647 F2d 675 Motor Vehicle Manufacturers Association of United States Inc v. M Costle

647 F.2d 675

11 Envtl. L. Rep. 20,376

MOTOR VEHICLE MANUFACTURERS ASSOCIATION OF The UNITED
STATES, INC., a New York Corporation; American Motors
Corporation, a Maryland Corporation; Chrysler Corporation,
Ford Motor Company and General Motors Corporation, Delaware
Corporations; Volkswagen of America, Inc., a New Jersey
Corporation; and Ed Bailey, Inc., a Michigan Corporation,
d/b/a Ed Bailey AMC/Jeep, Plaintiffs- Appellees,
v.
Douglas M. COSTLE, Administrator, United States
Environmental Protection Agency, Defendant-Appellant.

Nos. 80-1591, 80-1604.

United States Court of Appeals,
Sixth Circuit.

April 28, 1981.

Michael A. McCord, David E. Dearing, Angus Macbeth, Peter R. Steenland, Jr., Land and Natural Resources Division Appellate Section, U. S. Dept. of Justice, Washington, D. C., James K. Robinson, U. S. Atty., Detroit, Mich., for defendant-appellant.

Theodore Souris, Bodman, Longley & Dahling, Detroit, Mich., William H. Crabtree, Charles H. Lockwood, Motor Vehicle Manufacturers Assoc. of U. S., Inc., Detroit, Mich., Kenneth I. Gluckman, American Motors Corporation, Southfield, Mich., Thomas P. Donohue, Michiael W. Grice, Detroit, Mich., James M. MacNee III, Thomas L. Saybolt, Ford Motor Co., Dearborn, Mich., Otis M. Smith, William L. Weber, George F. Ball, Detroit, Mich., Gerhard P. Riechel, Volkswagen of America, Inc., Englewood Cliffs, N. J., for plaintiffs-appellees.

Thomas Y. Au, Robert W. Adler, Asst. Attys. Gen., Commonwealth of Pa., Harrisburg, Pa., for amicus curiae.

Before MARTIN and JONES, Circuit Judges, and PECK, Senior Circuit Judge.

PER CURIAM.

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1

The Administrator of the United States Environmental Protection Agency (EPA) appeals from a judgment of the Eastern District of Michigan permanently enjoining the enforcement of the Emission Control Performance Warranty Regulation. By a previous Order we vacated the district court's injunction and transferred the case to the United States Court of Appeals for the District of Columbia. That court declined jurisdiction. This opinion explains our reasoning.

I.

2

Pursuant to Section 207(b) of the Clean Air Act, 42 U.S.C. § 7541(b),1 the EPA promulgated the Emission Control System Performance Warranty Regulation (Performance Warranty Regulation), 45 Fed.Reg. 34829 (May 22, 1980). Such regulation requires motor vehicle manufacturers to provide a warranty for defects in component parts of the emission control system in certain automobiles.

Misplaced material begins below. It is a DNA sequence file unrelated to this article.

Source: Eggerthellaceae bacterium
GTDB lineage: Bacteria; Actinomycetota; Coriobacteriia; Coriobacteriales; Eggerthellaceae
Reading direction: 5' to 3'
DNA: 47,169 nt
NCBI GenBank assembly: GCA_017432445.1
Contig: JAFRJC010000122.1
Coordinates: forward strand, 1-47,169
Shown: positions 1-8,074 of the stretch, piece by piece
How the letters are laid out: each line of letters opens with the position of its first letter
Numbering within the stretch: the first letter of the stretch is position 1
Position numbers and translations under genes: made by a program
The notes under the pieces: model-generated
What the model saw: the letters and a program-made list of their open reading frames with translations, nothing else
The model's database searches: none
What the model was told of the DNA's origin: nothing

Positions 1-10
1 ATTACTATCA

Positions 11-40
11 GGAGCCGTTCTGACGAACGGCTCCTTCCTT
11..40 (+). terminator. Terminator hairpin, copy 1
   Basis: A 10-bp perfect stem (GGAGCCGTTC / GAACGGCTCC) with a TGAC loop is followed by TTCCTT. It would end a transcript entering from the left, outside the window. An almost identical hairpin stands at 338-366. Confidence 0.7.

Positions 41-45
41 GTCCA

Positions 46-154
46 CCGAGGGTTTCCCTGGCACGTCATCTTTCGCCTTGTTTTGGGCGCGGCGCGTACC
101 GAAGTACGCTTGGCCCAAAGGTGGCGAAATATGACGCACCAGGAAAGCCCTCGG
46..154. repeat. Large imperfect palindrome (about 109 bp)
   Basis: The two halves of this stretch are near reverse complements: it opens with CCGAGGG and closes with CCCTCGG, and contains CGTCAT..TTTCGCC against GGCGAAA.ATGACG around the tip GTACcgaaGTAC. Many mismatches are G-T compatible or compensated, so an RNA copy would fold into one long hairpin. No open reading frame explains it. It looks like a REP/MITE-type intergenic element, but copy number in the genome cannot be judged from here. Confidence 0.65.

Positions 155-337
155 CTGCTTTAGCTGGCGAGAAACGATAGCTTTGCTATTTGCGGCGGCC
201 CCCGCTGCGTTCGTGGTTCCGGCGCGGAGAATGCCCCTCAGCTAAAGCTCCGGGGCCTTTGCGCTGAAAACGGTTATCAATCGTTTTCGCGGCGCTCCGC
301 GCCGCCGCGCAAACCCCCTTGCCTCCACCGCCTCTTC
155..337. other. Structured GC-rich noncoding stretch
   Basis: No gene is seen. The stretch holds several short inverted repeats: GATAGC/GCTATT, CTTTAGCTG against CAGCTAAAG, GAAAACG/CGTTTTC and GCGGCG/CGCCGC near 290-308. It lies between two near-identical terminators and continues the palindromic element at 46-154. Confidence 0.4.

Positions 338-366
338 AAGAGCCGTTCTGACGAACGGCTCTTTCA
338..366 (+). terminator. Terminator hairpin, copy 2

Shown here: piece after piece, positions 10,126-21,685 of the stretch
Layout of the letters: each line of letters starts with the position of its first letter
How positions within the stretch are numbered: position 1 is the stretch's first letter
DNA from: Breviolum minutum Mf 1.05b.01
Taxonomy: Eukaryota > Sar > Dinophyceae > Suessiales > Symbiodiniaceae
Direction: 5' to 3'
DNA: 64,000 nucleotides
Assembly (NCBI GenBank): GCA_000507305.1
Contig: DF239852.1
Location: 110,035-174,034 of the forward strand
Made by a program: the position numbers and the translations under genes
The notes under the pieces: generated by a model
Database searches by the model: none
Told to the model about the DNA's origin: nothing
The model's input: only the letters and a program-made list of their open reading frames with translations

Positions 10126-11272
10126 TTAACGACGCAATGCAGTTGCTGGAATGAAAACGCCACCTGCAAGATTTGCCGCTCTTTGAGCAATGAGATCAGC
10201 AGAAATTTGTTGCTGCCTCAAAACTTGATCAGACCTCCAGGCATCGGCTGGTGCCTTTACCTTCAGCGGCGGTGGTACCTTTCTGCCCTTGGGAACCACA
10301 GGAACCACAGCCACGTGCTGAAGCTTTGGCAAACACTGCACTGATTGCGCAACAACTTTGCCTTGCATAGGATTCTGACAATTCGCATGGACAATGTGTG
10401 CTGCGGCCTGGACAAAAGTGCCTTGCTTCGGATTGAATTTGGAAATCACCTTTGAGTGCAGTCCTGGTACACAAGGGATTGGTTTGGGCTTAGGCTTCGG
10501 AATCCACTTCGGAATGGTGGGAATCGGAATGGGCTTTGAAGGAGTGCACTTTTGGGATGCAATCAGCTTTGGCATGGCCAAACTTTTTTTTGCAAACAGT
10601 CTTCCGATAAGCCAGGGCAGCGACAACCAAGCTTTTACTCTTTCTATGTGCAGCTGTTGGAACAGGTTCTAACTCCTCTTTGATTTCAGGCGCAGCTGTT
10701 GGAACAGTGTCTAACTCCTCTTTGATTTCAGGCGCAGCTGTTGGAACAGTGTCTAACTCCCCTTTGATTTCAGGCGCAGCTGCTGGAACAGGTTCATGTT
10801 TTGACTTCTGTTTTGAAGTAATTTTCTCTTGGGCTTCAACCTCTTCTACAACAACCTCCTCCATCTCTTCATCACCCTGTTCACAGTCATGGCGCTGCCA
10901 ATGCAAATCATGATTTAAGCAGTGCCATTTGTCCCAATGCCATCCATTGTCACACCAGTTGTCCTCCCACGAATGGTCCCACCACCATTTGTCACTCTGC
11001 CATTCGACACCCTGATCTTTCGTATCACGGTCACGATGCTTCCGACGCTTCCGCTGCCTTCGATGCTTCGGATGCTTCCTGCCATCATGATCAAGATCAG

3

On July 19, 1980, the Motor Vehicle Manufacturers Association of America (MVMA) filed a complaint in district court alleging that the EPA failed to fulfill necessary prerequisites to the promulgation of the Performance Warranty Regulation. The MVMA sought: (1) an order of mandamus, ordering the EPA to issue parts certification and maintenance regulations for motor vehicles pursuant to Section 207(a)(2) and 207(c)(3), respectively, of the Clean Air Act, 42 U.S.C. § 7541(a)(2) and 7541(c)(3); (2) a declaratory judgment holding that the parts certification and maintenance regulations were necessary prerequisites to the promulgation of the Performance Warranty Regulation; and (3) an injunction against the enforcement of the Performance Warranty Regulation until the issuance of the parts certification and maintenance regulations.

4

The district court declined to issue the requested mandamus but nevertheless held that the Performance Warranty Regulation was invalid in the absence of the parts certification and maintenance regulations. The district court then enjoined the enforcement of the Performance Warranty Regulation because the parts certification and maintenance regulations had not been issued.2

II.

5

The EPA argues that the United States Court of Appeals for the District of Columbia has exclusive jurisdiction to review the Performance Warranty Regulation. Section 307(b)(1) of the Clean Air Act, 42 U.S.C. § 7607(b)(1) provides inter alia:

6

A petition for review of the Administrator in promulgating any other nationally applicable regulations promulgated under (the Clean Air Act) may be filed only in the United States Court of Appeals for the District of Columbia.

7

It is beyond peradventure that the Performance Warranty Regulation is a "nationally applicable regulation" within the meaning of Section 307(b)(1). Cf., Lubrizol Corp. v. Train, 547 F.2d 310 (6th Cir. 1976) (a district court does not have jurisdiction to hear a challenge to regulations requiring the registration of motor vehicle fuels and fuel additives); see also, Lubrizol Corp. v. E.P.A., 562 F.2d 807, 813-15 (D.C.Cir.1977). In this case, the district court had to review the Performance Warranty Regulation to decide that the parts certification and maintenance regulations were necessary prerequisites to the promulgation of the Performance Warranty Regulation. Such review or any other review of the Performance Warranty Regulation is entrusted solely to the United States Court of Appeals for the District of Columbia by section 307(b)(1).3

III.

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8